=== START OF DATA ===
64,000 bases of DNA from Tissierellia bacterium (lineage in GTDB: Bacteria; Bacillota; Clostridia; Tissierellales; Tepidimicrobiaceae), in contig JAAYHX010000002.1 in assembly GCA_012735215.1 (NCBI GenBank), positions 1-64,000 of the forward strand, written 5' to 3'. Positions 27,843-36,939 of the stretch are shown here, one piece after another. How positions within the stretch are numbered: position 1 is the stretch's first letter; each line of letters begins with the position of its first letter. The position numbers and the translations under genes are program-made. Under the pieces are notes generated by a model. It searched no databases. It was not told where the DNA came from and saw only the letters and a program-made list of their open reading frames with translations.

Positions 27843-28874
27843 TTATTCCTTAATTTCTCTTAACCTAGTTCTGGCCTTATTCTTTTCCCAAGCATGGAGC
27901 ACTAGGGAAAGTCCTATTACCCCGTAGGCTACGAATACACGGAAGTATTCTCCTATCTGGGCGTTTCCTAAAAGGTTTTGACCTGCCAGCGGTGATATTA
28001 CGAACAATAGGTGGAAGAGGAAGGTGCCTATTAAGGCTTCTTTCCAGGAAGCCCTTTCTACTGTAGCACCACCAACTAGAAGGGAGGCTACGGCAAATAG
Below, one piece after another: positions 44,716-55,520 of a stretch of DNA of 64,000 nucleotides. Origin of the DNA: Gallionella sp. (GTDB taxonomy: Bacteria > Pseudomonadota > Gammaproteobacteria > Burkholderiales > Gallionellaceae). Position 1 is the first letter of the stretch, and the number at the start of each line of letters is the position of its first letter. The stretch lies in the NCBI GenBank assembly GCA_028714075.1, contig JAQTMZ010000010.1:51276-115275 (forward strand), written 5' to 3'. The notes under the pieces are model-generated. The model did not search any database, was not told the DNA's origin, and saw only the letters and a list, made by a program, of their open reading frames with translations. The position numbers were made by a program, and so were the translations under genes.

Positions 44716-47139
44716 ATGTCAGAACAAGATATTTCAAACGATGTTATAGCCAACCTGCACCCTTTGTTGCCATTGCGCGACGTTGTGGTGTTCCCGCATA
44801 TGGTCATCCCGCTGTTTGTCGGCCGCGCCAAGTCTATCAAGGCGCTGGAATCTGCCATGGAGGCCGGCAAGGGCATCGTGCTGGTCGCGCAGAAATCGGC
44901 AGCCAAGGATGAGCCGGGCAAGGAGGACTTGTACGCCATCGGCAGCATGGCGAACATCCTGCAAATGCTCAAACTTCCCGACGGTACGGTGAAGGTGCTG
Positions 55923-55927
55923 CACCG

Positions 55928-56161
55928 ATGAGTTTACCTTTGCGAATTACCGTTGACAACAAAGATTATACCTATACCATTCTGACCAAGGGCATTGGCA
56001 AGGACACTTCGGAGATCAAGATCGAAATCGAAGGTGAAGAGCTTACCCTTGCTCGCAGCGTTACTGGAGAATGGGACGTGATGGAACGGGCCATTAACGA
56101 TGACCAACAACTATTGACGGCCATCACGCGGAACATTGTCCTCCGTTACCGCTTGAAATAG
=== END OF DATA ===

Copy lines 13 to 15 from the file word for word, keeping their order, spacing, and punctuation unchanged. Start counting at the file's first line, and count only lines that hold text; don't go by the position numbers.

Positions 55928-56161
55928 ATGAGTTTACCTTTGCGAATTACCGTTGACAACAAAGATTATACCTATACCATTCTGACCAAGGGCATTGGCA
56001 AGGACACTTCGGAGATCAAGATCGAAATCGAAGGTGAAGAGCTTACCCTTGCTCGCAGCGTTACTGGAGAATGGGACGTGATGGAACGGGCCATTAACGA